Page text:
The study of the rocks that build up the Berici Hills rise, and the discovery of abundant animal and vegetable fossils in them (shellfishes, sea-urchins, corals, seaweeds, etc.) testify to Berici Hills' underwater origin. The presence of different layers of rock is therefore the result of a slow and continuous process of sedimentation, and of accumulation of organic materials on the bottom of what, hundreds of millions of years ago, was a warm and highly populated tropical sea.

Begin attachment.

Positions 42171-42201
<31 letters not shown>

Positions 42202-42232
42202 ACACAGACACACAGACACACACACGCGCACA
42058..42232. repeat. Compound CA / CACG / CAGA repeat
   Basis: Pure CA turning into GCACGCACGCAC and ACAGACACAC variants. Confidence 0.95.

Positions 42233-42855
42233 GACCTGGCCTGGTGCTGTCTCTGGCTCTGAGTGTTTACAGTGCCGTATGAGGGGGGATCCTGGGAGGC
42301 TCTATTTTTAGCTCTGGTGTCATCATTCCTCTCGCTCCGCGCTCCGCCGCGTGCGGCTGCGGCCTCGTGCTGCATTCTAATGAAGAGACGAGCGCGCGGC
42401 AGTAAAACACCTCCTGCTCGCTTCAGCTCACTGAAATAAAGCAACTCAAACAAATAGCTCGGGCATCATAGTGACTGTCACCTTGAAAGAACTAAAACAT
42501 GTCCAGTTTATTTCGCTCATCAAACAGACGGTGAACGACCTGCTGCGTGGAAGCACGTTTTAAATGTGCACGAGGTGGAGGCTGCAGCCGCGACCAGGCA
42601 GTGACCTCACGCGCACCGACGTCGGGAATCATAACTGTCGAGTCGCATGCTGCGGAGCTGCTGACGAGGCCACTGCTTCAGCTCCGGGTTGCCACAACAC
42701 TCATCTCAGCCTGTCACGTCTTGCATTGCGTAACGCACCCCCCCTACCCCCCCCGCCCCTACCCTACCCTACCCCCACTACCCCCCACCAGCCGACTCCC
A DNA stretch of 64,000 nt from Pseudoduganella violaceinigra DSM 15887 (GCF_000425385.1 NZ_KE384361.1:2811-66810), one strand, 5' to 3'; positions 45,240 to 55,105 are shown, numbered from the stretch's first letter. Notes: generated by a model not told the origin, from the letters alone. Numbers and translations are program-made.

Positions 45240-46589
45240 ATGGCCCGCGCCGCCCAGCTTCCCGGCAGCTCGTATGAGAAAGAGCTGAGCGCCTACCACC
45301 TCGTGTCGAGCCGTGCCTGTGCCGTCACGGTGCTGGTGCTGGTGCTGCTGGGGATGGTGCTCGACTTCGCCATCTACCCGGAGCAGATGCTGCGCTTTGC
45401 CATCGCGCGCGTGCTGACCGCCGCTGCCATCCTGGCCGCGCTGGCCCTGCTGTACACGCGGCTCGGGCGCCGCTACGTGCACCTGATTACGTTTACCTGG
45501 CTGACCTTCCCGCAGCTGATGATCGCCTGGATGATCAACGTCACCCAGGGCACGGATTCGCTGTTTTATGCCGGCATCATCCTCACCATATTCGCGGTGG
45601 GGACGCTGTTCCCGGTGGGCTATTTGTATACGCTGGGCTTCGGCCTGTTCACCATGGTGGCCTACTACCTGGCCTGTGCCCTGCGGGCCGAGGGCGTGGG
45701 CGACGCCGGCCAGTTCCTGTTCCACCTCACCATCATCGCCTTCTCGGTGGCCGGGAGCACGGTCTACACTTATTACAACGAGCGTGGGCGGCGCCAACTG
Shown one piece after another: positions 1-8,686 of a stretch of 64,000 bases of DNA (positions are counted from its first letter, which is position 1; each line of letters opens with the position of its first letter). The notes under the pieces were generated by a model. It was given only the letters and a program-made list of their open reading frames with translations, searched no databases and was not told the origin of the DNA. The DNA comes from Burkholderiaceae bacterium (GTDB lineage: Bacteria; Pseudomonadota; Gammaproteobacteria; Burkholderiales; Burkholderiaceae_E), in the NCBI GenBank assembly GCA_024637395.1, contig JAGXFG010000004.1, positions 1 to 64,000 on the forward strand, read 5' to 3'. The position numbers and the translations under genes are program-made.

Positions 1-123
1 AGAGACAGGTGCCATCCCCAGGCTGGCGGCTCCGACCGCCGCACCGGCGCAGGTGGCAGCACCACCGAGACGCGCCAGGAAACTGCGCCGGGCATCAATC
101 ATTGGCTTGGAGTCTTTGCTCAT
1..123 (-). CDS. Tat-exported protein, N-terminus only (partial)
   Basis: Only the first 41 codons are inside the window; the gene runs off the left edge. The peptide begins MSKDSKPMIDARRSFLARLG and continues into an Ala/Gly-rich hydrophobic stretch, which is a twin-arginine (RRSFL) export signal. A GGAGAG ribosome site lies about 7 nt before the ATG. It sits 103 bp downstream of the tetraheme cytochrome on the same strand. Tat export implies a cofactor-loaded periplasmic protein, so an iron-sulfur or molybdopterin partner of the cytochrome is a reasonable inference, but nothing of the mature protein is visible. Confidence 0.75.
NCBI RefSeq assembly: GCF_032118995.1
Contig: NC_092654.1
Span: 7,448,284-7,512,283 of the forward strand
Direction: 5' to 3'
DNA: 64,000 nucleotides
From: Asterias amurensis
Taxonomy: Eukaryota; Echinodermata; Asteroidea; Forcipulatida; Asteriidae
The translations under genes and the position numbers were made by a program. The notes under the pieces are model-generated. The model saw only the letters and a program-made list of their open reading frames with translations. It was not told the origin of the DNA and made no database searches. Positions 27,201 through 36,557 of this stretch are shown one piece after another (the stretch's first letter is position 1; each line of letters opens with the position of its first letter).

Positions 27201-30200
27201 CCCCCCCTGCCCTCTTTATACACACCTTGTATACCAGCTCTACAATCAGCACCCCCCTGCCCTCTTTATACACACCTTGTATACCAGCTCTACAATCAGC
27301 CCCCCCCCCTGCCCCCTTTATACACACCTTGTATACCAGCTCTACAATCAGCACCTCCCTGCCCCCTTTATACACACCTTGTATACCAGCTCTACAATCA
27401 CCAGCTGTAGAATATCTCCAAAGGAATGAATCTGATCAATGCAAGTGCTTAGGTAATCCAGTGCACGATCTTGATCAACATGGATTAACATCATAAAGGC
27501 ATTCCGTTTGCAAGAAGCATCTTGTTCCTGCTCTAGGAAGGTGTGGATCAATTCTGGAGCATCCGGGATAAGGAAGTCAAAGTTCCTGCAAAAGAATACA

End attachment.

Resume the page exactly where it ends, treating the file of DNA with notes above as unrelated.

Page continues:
On the sea-bottom, never very deep, mud- and sand layers piled up until reaching considerable height, while the environment around them changed under the influence of the movements and stratchings the earth crust was subject to. Sea-life and plants were thriving and continuously varying, due to the extinction of some organisms and the appereance of new ones, while the sand and mud brought in by streams and watercourses that from nearby mainland flowed into this sea buried all that lied on the bottom.This mineral and organic material was to undergo complex chemical and physical processes that were eventually to turn it into rock. The Berici Hills basin belonged to Tethys Ocean, and used to be at a much lower latitude that it is today, in what is today the tropic area, as we can deduce from the fossils of animals whose descedants can be now found living at the Equator. The most ancient rock formation that can be found on Berici Hills is High Cretaceous Red Chalk,about 9065 years old. This rock, that tells us about a relatively deep sea, is characterized by very fine sedime ntary material and can easily be recognized from its red hue, greyish on top, and from the clearly detectable layers it is made of; a large number of fossils is usually found inside it. After a temporary phase of partial emersion during High Eocene ( circa 55 million years ago ), sea-water covered up the whole region again in Middle Eocene (50-40 millions years ago), and sedimentation of clay-rich limestone materials ensued, that were to give origin to flaky, greyish-yellow rocks, with blurred and uneasy to detect layers. This period of the geological story of Berici Hills, during which both underwater and subaereo volcanoes were active, lasted for a very long time, as the height of this rocks proves. The hills' slopes where Eocene rocks are present have many diverse looks: gentler where the clay is more abundant; very steep and almost vertical where the rocks are more compact, with no stratification and very little clay in them. Environmental conditions didn't change much during late Eocene (4036 millions years ago), but vulcanic activity did stop. Towards the end of that age, dramatic climate changes occured, and Berici Hills landscape was completely transformed. Many of the fishes that had previously thrived, and whose bones and shells had been a massive component of the sedimentation material, became very rare or even disappeared, while new species became preponderant, bringing about important changes for Berici Hills sea-life. Colonies of seaweeds and corals proliferated in those warm, tranquil and highly-salted waters; their rapid and huge multiplication quickly originated a coral reef, positioned N-E/S-W, a few meters high above surrounding sea-bottom, that created a wide shelterd lagoon, with low and shallow waters. The rests of that reef, akin to that of Castelgomberto, can nowadays be recognized in the steep cliff that goes from Lumignano to S.Donato di Villaga. The lagoon, on whose bottom a deposit of that soft dust-like material that would eventually become Berica stone was accumulating, communicated with the open sea through some breaches. This situation went on for most of the Oligocene period(36-24 millions years ago), during which eruptive activity started again. At the end of Oligocene the whole area emerged from the sea, causing the death of the corals and the beginning of Karst phenomena on the solified rocks. During late Miocene the sea water covered up the region again, and the accumulation of sand continued, along with that of shellfishes, especially sea-urchins of the kind that can be found in S.Urbano as well. The eventual and definitive emersion of Berici Hills from the sea (circa 6 millions of years ago) brought to an end the process of formation of the rocks. Pushed and elevated by the movements of the earth crust, the huge sea-bottom rises became hundreds-of-meter high hills, while the sea slowly receded from the Po Plane. Once they got exposed to the open air, Berici Hills underwent many erosion phenomena, caused by rain, wind, and temperature changes. Weather agents opened wide the crumbly cavities and slopes making deep and huge valleys. These phenomena have not ended, and will continue until the complete erosion of Berici Hills.